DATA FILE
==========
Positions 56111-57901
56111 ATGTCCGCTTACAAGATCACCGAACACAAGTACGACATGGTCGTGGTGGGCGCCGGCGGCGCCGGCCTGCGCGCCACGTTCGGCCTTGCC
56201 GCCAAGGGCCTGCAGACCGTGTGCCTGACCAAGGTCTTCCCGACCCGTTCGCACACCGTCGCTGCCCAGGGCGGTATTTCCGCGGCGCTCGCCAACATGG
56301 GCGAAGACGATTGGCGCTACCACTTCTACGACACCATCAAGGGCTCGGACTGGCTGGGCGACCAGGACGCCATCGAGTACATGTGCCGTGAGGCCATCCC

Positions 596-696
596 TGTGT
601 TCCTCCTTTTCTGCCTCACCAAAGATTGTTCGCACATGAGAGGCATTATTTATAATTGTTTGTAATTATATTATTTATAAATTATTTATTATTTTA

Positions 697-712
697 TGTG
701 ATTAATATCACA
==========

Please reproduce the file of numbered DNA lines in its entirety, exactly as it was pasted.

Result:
Positions 56111-57901
56111 ATGTCCGCTTACAAGATCACCGAACACAAGTACGACATGGTCGTGGTGGGCGCCGGCGGCGCCGGCCTGCGCGCCACGTTCGGCCTTGCC
56201 GCCAAGGGCCTGCAGACCGTGTGCCTGACCAAGGTCTTCCCGACCCGTTCGCACACCGTCGCTGCCCAGGGCGGTATTTCCGCGGCGCTCGCCAACATGG
56301 GCGAAGACGATTGGCGCTACCACTTCTACGACACCATCAAGGGCTCGGACTGGCTGGGCGACCAGGACGCCATCGAGTACATGTGCCGTGAGGCCATCCC

Positions 596-696
596 TGTGT
601 TCCTCCTTTTCTGCCTCACCAAAGATTGTTCGCACATGAGAGGCATTATTTATAATTGTTTGTAATTATATTATTTATAAATTATTTATTATTTTA

Positions 697-712
697 TGTG
701 ATTAATATCACA